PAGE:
Unless you count the de facto “DeWanna Bonner must win the award anytime she isn’t a full time starter” clause, that is.
After a three year run of Sixth Woman dominance (it’s difficult to argue that anyone was snubbed in the three years she won the award), Connecticut Sun guard Renee Montgomery won the award last season in familiar fashion in the world of basketball awards: she had among the highest scoring averages of any reserve in the league on a team that won its conference.
However in a year in which Bonner is starting (for now?) and Montgomery will miss significant time due to injury (WNBA voters tend not to give awards to players who missed significant time, which is fair in 34-game season), there is a chance the award will go to someone who isn’t quite a dynamic scorer.
The framework: What makes a strong SWoY candidate?
In essence, I see Sixth Woman of the Year (SWOY) as the MVP off the bench – it should be the player with the greatest contribution to their team’s success off the bench, rather than the “best” or the “best player on the best team”, who comes off the bench in more games than they start.
The main difference between SWOY and MVP is the matter of complementary: how well does that bench player complement the starting unit or the rest of the roster? Is putting them in the game somehow a “game-changer”?
You can click here and here for more description of the statistics for this award, which are laid out in the table below. But suffice it to say that it wasn’t indisputable that Montgomery was the Sixth Woman of the Sun based on that framework.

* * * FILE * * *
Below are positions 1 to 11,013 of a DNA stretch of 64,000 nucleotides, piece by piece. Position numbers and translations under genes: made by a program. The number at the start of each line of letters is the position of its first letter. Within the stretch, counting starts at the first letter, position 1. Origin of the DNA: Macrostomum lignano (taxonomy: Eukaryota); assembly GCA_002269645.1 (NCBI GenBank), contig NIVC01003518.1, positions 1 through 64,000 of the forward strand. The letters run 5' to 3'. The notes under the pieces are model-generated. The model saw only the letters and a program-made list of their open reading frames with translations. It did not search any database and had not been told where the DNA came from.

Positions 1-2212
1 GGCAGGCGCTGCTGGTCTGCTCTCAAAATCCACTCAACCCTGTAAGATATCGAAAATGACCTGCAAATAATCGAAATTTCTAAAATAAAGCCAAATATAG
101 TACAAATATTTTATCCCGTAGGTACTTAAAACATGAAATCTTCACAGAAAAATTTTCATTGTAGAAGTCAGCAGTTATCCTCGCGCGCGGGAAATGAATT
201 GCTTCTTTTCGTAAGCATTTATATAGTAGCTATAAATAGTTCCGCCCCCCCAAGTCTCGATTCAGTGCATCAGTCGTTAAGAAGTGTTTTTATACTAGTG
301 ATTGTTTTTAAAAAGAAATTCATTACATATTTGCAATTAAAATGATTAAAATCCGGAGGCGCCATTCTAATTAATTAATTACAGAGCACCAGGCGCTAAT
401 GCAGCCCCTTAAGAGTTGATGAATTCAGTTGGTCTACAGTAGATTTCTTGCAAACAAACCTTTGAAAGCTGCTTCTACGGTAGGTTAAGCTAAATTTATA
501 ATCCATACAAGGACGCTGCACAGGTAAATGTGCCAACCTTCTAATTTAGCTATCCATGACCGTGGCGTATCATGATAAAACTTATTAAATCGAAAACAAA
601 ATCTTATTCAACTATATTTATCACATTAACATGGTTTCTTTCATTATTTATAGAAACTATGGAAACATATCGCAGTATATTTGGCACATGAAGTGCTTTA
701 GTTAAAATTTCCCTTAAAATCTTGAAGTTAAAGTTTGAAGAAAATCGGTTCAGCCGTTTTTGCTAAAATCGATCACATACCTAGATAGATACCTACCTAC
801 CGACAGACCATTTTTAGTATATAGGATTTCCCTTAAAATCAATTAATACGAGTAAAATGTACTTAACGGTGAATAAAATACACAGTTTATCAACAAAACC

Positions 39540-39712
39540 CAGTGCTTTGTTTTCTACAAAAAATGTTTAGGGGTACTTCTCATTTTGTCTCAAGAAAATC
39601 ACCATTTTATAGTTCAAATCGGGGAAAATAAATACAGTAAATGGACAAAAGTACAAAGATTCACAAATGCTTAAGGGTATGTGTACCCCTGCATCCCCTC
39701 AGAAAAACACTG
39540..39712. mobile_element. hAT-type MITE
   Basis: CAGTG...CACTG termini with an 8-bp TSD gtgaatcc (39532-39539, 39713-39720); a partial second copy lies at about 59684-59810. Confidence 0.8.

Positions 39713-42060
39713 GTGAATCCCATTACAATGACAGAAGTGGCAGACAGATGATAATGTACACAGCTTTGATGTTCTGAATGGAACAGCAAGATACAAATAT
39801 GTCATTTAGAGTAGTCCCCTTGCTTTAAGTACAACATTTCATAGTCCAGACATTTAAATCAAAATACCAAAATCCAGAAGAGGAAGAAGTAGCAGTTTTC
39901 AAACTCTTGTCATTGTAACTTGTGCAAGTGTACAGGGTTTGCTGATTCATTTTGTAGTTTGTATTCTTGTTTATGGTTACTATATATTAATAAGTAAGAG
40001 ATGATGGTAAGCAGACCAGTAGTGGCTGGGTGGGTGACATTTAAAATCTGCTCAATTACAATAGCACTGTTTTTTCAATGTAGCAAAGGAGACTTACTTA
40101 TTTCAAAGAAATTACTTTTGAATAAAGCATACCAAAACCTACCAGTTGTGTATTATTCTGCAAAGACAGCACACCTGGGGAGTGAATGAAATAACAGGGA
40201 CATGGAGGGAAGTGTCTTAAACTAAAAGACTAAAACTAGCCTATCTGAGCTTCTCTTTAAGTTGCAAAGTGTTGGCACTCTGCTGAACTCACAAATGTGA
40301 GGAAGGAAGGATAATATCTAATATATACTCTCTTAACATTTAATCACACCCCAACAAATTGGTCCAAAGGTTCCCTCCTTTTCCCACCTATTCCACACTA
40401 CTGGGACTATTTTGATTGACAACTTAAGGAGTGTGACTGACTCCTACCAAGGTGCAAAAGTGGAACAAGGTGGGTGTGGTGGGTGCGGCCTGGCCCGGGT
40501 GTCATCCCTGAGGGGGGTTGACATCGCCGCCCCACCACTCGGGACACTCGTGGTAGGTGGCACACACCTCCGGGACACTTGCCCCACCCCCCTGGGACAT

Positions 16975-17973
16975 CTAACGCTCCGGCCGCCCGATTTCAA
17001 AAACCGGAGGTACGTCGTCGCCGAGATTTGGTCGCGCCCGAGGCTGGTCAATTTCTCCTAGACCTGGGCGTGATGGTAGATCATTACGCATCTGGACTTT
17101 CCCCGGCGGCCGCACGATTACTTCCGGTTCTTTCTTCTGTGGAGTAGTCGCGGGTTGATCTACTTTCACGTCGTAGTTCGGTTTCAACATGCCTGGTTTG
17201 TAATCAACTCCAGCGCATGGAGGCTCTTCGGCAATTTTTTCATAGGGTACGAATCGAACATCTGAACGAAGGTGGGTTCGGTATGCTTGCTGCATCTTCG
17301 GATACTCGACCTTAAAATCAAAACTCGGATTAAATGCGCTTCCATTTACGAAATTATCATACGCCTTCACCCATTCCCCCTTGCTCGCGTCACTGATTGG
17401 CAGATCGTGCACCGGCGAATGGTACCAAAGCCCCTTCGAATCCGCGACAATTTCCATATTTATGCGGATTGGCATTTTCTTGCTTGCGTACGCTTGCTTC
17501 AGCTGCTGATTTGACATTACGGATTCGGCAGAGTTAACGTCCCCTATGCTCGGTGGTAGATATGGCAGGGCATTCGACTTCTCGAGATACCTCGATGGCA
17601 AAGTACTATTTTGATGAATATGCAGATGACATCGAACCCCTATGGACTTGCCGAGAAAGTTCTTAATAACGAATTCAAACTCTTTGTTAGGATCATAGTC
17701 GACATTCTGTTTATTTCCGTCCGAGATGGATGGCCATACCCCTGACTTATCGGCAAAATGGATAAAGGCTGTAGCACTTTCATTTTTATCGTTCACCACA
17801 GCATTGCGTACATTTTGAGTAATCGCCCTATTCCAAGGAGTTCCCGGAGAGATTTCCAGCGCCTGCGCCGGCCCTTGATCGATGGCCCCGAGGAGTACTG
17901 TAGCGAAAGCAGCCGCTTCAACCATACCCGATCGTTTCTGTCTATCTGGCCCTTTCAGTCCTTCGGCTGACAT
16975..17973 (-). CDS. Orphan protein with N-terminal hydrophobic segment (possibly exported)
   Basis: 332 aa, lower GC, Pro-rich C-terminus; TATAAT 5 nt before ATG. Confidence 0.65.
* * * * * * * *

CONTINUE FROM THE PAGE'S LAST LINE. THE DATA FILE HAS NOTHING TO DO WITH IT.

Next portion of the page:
The statistics: 10 players to watch in 2013
(Ordered by PVC, selected by MVP)
New York Liberty
12.3% turnover rate (second best on team), 21.52% dreb% (team-high)
San Antonio Silver Stars
44.4% 3pt%, top oreb% among SASS players with 13+ mpg
22.10% assist ratio (team-high)
San Antonio Silver Stars
Team-high 45.5% 3p%, team-high 28.92% usage rate
9.69% oreb% (team-high), 63.18% TS% (team-high)
5.3% turnover ratio (second best on team), 21.45% assist ratio (2.72 pure point rating), 65.98% TS%
16.77% treb% (second on team)
66.66% free throw rate (team-high)
12.6% oreb% (team-high in rotation), 84.17% TS% (team-high)
3.61% turnover ratio (rotation-low)
Sixth Woman of the Year statistics for Top 10 candidates as of 6/10/13.
- Adams or Johnson as Sixth Woman of the Silver Stars: Johnson actually plays the most minutes of anyone on this list, which could end up giving her an edge by the end of the season in terms of being able to put up strong averages. And her versatility on the wing – which she is still learning how to master – makes her a major asset off the bench of a team playing without its two stars this season.
But, as I argued last season, Adams might actually be the Sixth Woman of the Stars and the primary reason is that she’s truly a game-changer. Her ability to provide rebounding and second chance points on the interior and while shooting 45.5% from the 3-point line can cause matchup problems for defenses while opening up driving lanes for Silver Stars guards. With her unique versatility and ability to put up points, Adams might be considered the front-runner for the award. What might hold her back: conditioning and minutes. And another interesting tidbit: Adams didn’t have an assist this season entering last night’s game.